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The Week Ahead Jan 6-12: Iran Nuclear Talks, Syria CW Destruction, Congress' B61 Decision

Arms Control NOW

WeekAheadSOLOThis bulletin highlights significant events in the world of arms control in the coming days, as compiled by staff and friends of the Arms Control Association.

For more news and analysis on these and other weapons-related security issues, consider subscribing to ACA's monthly journal Arms Control Today. Available in print/digital and digital-only subscriptions.

-- the Editors at Arms Control Today

Negotiators Close to Iran Accord

Diplomats from world powers and Iran say they are close to reaching agreement on the implementation steps for their first phase agreement on pausing key elements of Iran's nuclear program in exchange for limited and reversible sanctions relief.

For more information, see USA Today, "Movement on deal to implement Iran nuclear accord" and the Dec. 2 ACA Issue Brief, "Assessing the First-Phase Deal to Guard Against a Nuclear-Armed Iran."

OPCW Reviews Delayed Syria Plan

On January 8, the Organization for the Prohibition of Chemical Weapons (OPCW) Executive Council will meet to review progress on the plan to rid Syria of its chemical weapons. The plan has been delayed due to logistical and security challenges inside Syria.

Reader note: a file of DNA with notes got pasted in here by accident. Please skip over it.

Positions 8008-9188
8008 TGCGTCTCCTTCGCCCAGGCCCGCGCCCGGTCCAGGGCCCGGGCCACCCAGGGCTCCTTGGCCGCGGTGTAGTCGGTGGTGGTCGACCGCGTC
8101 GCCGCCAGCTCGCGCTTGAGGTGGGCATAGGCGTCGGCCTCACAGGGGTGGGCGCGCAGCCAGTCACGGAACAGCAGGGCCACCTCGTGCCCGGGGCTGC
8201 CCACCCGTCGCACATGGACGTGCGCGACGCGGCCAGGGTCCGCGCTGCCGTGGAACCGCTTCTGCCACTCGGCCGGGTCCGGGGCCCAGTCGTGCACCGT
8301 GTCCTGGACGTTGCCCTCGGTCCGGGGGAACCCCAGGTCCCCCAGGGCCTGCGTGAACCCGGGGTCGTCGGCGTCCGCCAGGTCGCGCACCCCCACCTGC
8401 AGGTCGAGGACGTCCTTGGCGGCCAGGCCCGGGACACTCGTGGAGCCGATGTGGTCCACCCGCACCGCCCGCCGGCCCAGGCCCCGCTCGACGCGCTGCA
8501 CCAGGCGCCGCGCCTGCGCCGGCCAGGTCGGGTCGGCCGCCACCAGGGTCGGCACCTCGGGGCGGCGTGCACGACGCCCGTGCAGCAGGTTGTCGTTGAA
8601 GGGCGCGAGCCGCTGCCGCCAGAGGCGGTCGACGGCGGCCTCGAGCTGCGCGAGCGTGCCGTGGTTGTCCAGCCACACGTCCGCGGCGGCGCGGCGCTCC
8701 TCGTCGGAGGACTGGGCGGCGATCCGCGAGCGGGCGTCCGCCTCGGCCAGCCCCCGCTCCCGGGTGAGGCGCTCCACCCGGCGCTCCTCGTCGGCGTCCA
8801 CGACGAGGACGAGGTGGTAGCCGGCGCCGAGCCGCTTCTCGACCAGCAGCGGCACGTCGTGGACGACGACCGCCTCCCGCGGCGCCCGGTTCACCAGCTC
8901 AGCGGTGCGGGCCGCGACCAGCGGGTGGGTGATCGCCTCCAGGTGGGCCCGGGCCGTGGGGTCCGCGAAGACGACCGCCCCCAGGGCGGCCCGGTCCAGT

In the coming days, a multilateral array of naval vessels is preparing to remove the estimated 700 tons of Syria's bulk chemical agents and precursors once they are delivered by the government of Syria to the port of Latakia. A Danish ship, protected by Norwegian, Russian, and Chinese vessels will carry the material to an Italian port where it will be transferred to the U.S.-flagged MV Cape Ray, which has been outfitted with two field hydrolysis units to neutralize the chemicals in accordance with plans approved last month by the OPCW Executive Council.

For more on the operation, see: "Unprecedented Technology En Route to Disarm Syria," MSNBC's Rachel Maddow Show, Jan. 2, 2014.

B61 Bomb Program Faces Budget Pressure

Members of Congress will return to Washington next week to continue work on an omnibus, 12-part spending bill that must be approved by Jan. 16 to prevent a government shutdown. According to media reports one of the issues that must be ironed out is the amount of funding to be appropriated for the multi-billion dollar refurbishment of the B-61 nuclear gravity bomb.

Other warhead life extension projects, including the W78/W88 "interoperable warhead" program, could be delayed due to budgetary pressures on the National Nuclear Security Administration and the funding levels established by Congress in the omnibus spending bill according to a December report in the Nuclear Weapons and Materials Monitor.